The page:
The worker submitted additional audiograms dated May 31, 2016 and May 23, 2019 and requested their claim for noise-induced hearing loss be reconsidered. The worker noted the audiologist who performed the testing on April 19, 2019 advised the worker the results of the testing indicated "…job-related hearing loss…" and advised the worker to resubmit their claim to the WCB.
The WCB ENT specialist reviewed the audiograms and the worker's file and on June 11, 2019, offered an opinion that the May 31, 2016 and May 23, 2019 audiograms were "…suggestive of bilateral noise induced hearing loss" and further stated that "Although the configuration of the April 4, 2016 audiogram is consistent with presbycusis and in the absence of any earlier audiograms, the probability of a combined noise induced hearing loss and presbycusis cannot be ruled out."
On June 26, 2019, Review Office determined the worker's claim was not acceptable. Review Office found that while the WCB ENT specialist provided that the audiograms in 2016 indicated signs of noise induced hearing loss, those tests were conducted approximately 24 years after the worker had stopped working for the employer and as such, Review Office was unable to relate the noise induced hearing loss to that employment.
The worker filed an appeal with the Appeal Commission on February 15, 2022 and a videoconference hearing was arranged.
Applicable Legislation and Policy
The Appeal Commission panels are bound by the provisions of The Workers Compensation Act (the "Act"), regulations under that Act, and the policies established by the WCB's Board of Directors. The provisions of the Act in effect as of the date of the worker’s accident are applicable.
Section 4(1) of the Act provides that where a worker suffers personal injury by accident arising out of and in the course of employment, compensation shall be paid. The Act defines “accident” in s 1(1) as follows:
"accident" means a chance event occasioned by a physical or natural cause; and includes
(a) a wilful and intentional act that is not the act of the worker,
(i) event arising out of, and in the course of, employment, or
(ii) thing that is done and the doing of which arises out of, and in the course of, employment, and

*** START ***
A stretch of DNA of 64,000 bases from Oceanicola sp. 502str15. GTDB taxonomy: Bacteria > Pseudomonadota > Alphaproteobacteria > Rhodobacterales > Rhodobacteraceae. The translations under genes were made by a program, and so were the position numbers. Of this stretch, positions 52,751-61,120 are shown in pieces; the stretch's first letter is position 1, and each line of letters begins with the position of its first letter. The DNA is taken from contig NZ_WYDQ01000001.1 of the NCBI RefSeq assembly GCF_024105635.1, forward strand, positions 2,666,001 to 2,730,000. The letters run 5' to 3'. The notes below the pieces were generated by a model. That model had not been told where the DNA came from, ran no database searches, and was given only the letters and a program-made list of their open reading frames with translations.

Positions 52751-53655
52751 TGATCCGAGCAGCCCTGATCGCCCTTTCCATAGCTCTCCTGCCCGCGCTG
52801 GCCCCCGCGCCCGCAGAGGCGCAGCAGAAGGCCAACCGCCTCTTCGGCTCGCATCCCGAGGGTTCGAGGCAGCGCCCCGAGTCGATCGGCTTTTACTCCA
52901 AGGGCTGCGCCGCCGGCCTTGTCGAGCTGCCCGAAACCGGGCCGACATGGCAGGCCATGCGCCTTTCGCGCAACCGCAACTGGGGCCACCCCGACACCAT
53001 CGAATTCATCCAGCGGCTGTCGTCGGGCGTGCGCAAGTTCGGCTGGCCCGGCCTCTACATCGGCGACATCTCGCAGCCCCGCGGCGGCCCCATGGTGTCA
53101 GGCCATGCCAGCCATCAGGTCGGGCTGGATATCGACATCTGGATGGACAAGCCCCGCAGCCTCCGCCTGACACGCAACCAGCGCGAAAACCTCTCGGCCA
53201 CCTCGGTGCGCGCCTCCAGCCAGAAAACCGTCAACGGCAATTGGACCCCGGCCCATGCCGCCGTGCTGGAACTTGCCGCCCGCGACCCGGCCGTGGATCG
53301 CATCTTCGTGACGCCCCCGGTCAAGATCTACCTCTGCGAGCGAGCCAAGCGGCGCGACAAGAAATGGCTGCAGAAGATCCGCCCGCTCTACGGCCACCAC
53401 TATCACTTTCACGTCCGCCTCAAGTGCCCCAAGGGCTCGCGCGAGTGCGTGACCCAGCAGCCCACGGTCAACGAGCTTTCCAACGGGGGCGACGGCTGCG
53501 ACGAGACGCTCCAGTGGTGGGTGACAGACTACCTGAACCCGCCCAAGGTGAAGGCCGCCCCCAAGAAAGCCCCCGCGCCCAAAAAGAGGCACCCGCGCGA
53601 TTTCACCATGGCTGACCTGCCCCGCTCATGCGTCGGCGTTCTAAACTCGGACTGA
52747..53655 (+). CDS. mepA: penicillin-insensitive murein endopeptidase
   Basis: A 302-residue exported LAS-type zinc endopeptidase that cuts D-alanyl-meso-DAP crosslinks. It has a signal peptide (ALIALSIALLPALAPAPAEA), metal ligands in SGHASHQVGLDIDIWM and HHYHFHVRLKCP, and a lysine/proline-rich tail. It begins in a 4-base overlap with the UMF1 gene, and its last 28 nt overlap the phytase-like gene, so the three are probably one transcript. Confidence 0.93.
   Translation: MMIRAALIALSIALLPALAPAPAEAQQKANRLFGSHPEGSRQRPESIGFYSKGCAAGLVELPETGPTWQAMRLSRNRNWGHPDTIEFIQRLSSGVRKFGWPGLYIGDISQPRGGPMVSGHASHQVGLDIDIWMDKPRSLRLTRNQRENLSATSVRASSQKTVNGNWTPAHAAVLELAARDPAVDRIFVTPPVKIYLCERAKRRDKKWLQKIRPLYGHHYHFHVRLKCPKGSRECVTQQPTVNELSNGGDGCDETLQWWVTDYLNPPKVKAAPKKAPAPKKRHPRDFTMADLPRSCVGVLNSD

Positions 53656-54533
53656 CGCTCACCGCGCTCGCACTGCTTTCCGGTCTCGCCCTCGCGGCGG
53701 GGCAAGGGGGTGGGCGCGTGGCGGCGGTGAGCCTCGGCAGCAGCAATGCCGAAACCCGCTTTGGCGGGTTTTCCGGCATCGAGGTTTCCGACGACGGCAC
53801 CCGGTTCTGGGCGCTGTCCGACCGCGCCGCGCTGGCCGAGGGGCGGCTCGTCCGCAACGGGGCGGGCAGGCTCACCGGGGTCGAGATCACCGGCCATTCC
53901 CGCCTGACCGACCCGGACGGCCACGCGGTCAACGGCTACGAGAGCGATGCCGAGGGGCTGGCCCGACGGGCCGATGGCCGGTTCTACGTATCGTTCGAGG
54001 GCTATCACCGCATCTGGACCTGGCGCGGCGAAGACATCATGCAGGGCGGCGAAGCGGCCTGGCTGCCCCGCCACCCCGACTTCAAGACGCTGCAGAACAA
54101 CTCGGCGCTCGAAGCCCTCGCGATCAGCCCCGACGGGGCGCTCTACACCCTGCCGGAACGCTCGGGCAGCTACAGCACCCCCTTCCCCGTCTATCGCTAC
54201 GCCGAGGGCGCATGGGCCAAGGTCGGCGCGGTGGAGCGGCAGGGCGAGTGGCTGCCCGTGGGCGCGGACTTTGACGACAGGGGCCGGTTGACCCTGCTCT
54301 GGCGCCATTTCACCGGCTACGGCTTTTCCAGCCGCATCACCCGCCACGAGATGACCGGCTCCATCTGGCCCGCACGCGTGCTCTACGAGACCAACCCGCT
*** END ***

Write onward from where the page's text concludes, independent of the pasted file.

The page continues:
(c) an occupational disease,
and as a result of which a worker is injured.
The WCB's Board of Directors has established Policy 18.104.22.168, Noise-Induced Hearing Loss (the "Policy"), which provides, in part, that:
“Not all hearing loss is caused by exposure to noise at work. A claim for noise-induced hearing loss is accepted by the WCB when a worker was exposed to hazardous noise at work for a minimum of two years, based generally upon an average of 85 decibels for 8 hours of exposure on a daily basis. For every increase in noise level of 3 decibels, the required exposure time will be reduced by half.”
The worker appeared in the hearing on their own behalf and made an oral submission to the panel in support of their appeal. The worker also provided testimony through answers to questions posed by members of the appeal panel.
The worker’s position is that the evidence establishes that they have bilateral noise induced hearing loss and that they were exposed to noxious noise levels throughout their employment with the employer, from 1979 to 1994. Therefore, the worker believes that their claim should be acceptable.
The worker described to the panel the nature of the noise they were exposed to during their 16 years of working with the employer, noting they were often exposed to whistle noise in excess of 100 dBa. The worker noted that they first noticed difficulty with their hearing in 2004 and had formal testing at that time although the results of that assessment are no longer available. The worker also recalled, in response to questioning by the appeal panel, that their spouse told them in 2004 that they had a hearing problem and that is why the worker went for testing at that time.
The worker stated that their next hearing test was conducted in 2016, although they noted that the employer did some informal, in-office testing during the worker’s employment. The copies of the Vision, Colour Sense & Hearing cards in the WCB file confirm the employer’s efforts in this regard. The worker submitted that although they left employment with the employer in 1994, they believe that the hearing loss relates to that employment because of the length of their employment, and therefore the extent of the exposure in that employment environment.
On questioning by the panel, the worker could not at first recall why they had two separate hearing tests in spring 2016, but then was able to recall that the first test revealed a need for cleaning of their ears and after the worker had their family doctor do this, they returned for the second test.